According to a new article in the Wall Street Journal, “‘Non-Traditional’ Students Are Majority on College Campuses.” As Ben Casselman puts it:

29%:The share of college undergraduates who are traditional students.

The word “college” tends to call to mind images of fresh-faced young students studying, living and, yes, partying on or near leafy suburban campuses. But that picture only describes a small fraction of the nation’s 18 million undergraduates—even though such students dominate the public debate over the value of a college education.

Really? Because we actually see this “non-traditional students are new majority” story like every year.

While there are certainly more nontraditional college students now than in past years, a trend likely spurred by the proliferation of for-profit schools and the country’s economic decline, this is actually not news.

While the definition of a nontraditional student is a little imprecise, adult students have been the majority of college students in America since the Reagan administration.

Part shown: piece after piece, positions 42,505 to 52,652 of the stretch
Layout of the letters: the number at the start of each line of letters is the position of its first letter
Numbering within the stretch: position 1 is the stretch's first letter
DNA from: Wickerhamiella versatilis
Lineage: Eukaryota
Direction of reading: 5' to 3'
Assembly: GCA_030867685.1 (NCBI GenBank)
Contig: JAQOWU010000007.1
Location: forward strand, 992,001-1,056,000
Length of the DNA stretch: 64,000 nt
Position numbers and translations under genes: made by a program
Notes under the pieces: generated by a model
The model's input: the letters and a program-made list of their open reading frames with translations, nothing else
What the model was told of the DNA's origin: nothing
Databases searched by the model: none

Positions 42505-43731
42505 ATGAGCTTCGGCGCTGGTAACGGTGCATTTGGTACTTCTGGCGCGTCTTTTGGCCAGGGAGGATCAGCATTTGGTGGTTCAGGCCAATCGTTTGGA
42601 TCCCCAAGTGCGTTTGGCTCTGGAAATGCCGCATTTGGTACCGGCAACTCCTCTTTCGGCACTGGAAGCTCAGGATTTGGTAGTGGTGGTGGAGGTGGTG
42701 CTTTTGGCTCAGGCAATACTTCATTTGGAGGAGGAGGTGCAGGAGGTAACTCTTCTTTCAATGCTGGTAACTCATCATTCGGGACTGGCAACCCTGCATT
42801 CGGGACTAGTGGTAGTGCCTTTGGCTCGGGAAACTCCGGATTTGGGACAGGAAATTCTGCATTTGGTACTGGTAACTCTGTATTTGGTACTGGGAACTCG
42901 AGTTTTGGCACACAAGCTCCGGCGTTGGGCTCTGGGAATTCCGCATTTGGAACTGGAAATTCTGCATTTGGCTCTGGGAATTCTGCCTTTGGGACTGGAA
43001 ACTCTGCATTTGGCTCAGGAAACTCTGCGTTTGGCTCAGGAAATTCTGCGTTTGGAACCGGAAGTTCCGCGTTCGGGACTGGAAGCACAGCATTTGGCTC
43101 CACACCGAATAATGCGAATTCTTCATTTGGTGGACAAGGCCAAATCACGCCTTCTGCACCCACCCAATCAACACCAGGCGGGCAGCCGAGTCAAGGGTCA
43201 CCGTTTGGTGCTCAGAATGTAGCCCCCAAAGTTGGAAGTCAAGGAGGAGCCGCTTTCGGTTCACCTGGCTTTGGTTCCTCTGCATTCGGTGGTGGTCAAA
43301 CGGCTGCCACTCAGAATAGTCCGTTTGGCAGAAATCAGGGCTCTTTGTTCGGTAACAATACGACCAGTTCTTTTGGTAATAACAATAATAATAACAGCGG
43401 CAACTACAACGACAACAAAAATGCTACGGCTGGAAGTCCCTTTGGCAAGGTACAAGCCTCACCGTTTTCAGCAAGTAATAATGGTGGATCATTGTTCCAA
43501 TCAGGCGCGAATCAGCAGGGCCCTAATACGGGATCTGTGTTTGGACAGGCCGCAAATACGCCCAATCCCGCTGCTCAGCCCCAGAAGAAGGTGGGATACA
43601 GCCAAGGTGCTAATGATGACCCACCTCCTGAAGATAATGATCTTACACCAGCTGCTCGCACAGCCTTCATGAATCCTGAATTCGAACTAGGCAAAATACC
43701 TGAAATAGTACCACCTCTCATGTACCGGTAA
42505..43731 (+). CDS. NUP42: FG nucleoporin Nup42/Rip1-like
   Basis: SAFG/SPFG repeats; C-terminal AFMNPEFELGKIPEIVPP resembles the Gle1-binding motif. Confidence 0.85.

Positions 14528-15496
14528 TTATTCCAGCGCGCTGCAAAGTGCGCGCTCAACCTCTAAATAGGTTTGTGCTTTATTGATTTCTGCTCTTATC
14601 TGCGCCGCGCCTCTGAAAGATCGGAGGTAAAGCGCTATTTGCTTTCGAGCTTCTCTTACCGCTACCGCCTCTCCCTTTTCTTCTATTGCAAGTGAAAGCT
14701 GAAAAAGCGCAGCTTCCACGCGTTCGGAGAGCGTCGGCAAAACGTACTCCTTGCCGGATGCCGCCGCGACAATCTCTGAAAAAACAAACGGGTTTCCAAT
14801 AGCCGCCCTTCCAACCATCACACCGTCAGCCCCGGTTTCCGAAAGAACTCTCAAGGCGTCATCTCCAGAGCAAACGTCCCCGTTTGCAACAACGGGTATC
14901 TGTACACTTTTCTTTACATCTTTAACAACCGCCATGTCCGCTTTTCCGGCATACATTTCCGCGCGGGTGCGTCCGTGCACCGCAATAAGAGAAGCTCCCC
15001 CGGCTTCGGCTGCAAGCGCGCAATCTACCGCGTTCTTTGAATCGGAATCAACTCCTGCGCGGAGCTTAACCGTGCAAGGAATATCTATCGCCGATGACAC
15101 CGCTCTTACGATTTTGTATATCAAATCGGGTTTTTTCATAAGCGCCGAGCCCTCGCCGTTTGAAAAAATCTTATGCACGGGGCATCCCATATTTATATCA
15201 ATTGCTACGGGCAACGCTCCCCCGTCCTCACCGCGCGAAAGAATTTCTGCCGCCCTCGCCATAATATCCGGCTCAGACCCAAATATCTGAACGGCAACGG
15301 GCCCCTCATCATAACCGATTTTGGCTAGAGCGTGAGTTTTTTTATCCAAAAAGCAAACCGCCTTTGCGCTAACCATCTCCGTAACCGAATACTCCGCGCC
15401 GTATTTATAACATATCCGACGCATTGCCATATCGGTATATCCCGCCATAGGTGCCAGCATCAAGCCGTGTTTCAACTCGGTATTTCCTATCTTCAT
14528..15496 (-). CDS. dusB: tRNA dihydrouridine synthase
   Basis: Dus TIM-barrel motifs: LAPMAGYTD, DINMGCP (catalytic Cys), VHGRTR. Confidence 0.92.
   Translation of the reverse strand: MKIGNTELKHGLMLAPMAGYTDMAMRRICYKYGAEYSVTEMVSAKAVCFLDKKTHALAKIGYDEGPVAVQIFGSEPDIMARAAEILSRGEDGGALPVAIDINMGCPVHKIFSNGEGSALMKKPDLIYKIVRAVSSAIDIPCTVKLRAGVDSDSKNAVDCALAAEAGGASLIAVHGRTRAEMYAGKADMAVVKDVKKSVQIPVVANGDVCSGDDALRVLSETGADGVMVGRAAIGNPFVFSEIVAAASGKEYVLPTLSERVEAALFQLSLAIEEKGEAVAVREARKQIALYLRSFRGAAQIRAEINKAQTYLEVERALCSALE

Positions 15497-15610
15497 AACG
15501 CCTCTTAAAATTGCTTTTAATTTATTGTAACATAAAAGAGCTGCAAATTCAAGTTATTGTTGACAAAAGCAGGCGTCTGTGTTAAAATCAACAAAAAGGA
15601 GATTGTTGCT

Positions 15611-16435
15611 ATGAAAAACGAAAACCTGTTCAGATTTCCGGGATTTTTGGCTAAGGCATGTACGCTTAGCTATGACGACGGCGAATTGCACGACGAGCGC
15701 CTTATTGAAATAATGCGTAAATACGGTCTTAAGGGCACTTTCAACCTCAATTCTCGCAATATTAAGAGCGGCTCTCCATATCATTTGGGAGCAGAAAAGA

It might even have been true before that. American adults have studied in vocational institutions and training centers for most of American history. It’s only recently, since World War II, that we’ve considered “higher education” to mean both traditional 4-year colleges and work training centers and classified everyone taking a course somewhere as a “college student.”

Daniel Luzer

Daniel Luzer is the news editor at Governing Magazine and former web editor of the Washington Monthly. Find him on Twitter: @Daniel_Luzer